Monday 2 December 2013

Saladin Ahmed: Throne of the Crescent Moon (2012)

Edition: Gollancz, 2013
Review number:1483

Even in 2013, it is quite unusual to see a fantasy genre novel which draws on a Middle Eastern background, and when you do, it tends to have a background based on the Arabian Nights. Here, though, is an original fantasy which treats ideas from Arab culture in the same way that many British or American writers draw on the western European medieval history, culture, myth, and legend.

The central character of Throne of the Crescent Moon, Dr Adoulla, is a man with a calling. He is, as far as he knows, the last of the fighters opposing the zombie-like magical constructed beings, the ghul. And he is starting to feel his age. With his apprentice, the fervently religious young dervish Raseed, he tracks the ghuls involved in an attack which left a young boy orphaned, The hunt leads them towards a dark secret which threatens the whole realm, though the Kalif is not interested in anything but his own rather unpleasant agenda.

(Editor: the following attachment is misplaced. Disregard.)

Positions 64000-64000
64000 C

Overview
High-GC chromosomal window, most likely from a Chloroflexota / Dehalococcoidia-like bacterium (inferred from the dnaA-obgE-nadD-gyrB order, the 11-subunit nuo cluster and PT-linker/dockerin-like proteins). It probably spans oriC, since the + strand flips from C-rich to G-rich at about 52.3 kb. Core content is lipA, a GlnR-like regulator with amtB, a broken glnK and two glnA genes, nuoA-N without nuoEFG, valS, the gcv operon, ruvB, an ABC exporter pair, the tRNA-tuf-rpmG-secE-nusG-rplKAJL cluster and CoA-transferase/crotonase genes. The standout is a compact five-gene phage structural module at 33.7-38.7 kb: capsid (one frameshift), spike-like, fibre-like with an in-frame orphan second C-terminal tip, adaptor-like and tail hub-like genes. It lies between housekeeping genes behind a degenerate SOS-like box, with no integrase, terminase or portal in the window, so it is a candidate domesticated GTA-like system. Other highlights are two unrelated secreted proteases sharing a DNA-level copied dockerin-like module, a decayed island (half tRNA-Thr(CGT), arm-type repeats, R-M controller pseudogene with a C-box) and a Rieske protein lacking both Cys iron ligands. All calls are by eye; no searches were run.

The elements of the plot are not really terribly original, but it is the background which makes Throne of the Crescent Moon a fantastic novel for genre fans - which is why it made the Hugo shortlist this year. The background is not Islamic, though the religious part of the setting is clearly related, and of course it is immediately reminiscent to a Western reader of the Arabian Nights, though again it is sufficiently different not to feel like a straightforward leap into the world of those stories. Most fantasy still follows Tolkien's lead, and has a background derived from western Europe, often in the medieval period, and includes magic related to traditional European legends, such as those surrounding Merlin, or folktales of the faery. Much of the plot may be traditional swords and sorcery, but in this new background, it seems fresh again.

It's important that the background is well done, and placed in the service of the plot, and Ahmed does both admirably. One device which is quite common in fantasy novels, because it affords a means to expose the hard work which went into world building (as well as because Tolkien did it) is to have a group of central characters who between them represent different ethnic groups. Ahmed manages to do this here without it seeming to be a contrived, clunky, cliché - a considerable achievement in 2013.

All in all, an excellent debut, a promising indication that this is a series worth watching. My rating: 8/10.